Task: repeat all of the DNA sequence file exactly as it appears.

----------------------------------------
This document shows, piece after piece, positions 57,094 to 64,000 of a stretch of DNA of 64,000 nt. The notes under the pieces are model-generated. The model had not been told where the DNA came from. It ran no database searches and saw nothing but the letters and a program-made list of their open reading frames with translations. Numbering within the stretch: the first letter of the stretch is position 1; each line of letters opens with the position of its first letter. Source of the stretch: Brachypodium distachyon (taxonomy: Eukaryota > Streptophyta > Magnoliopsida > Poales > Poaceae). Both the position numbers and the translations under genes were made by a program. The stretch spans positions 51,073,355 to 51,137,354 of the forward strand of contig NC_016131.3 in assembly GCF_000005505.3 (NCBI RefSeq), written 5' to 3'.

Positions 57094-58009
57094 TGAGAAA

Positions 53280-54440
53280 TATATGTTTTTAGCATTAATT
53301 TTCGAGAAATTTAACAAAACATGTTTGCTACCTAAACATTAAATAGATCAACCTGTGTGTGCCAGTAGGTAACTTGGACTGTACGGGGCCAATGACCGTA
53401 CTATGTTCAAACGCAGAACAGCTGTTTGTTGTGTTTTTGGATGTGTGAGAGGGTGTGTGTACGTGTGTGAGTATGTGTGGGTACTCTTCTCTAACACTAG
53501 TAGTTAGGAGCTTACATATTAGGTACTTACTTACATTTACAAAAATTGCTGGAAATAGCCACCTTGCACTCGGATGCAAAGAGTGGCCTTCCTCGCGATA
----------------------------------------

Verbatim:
This document shows, piece after piece, positions 57,094 to 64,000 of a stretch of DNA of 64,000 nt. The notes under the pieces are model-generated. The model had not been told where the DNA came from. It ran no database searches and saw nothing but the letters and a program-made list of their open reading frames with translations. Numbering within the stretch: the first letter of the stretch is position 1; each line of letters opens with the position of its first letter. Source of the stretch: Brachypodium distachyon (taxonomy: Eukaryota > Streptophyta > Magnoliopsida > Poales > Poaceae). Both the position numbers and the translations under genes were made by a program. The stretch spans positions 51,073,355 to 51,137,354 of the forward strand of contig NC_016131.3 in assembly GCF_000005505.3 (NCBI RefSeq), written 5' to 3'.

Positions 57094-58009
57094 TGAGAAA

Positions 53280-54440
53280 TATATGTTTTTAGCATTAATT
53301 TTCGAGAAATTTAACAAAACATGTTTGCTACCTAAACATTAAATAGATCAACCTGTGTGTGCCAGTAGGTAACTTGGACTGTACGGGGCCAATGACCGTA
53401 CTATGTTCAAACGCAGAACAGCTGTTTGTTGTGTTTTTGGATGTGTGAGAGGGTGTGTGTACGTGTGTGAGTATGTGTGGGTACTCTTCTCTAACACTAG
53501 TAGTTAGGAGCTTACATATTAGGTACTTACTTACATTTACAAAAATTGCTGGAAATAGCCACCTTGCACTCGGATGCAAAGAGTGGCCTTCCTCGCGATA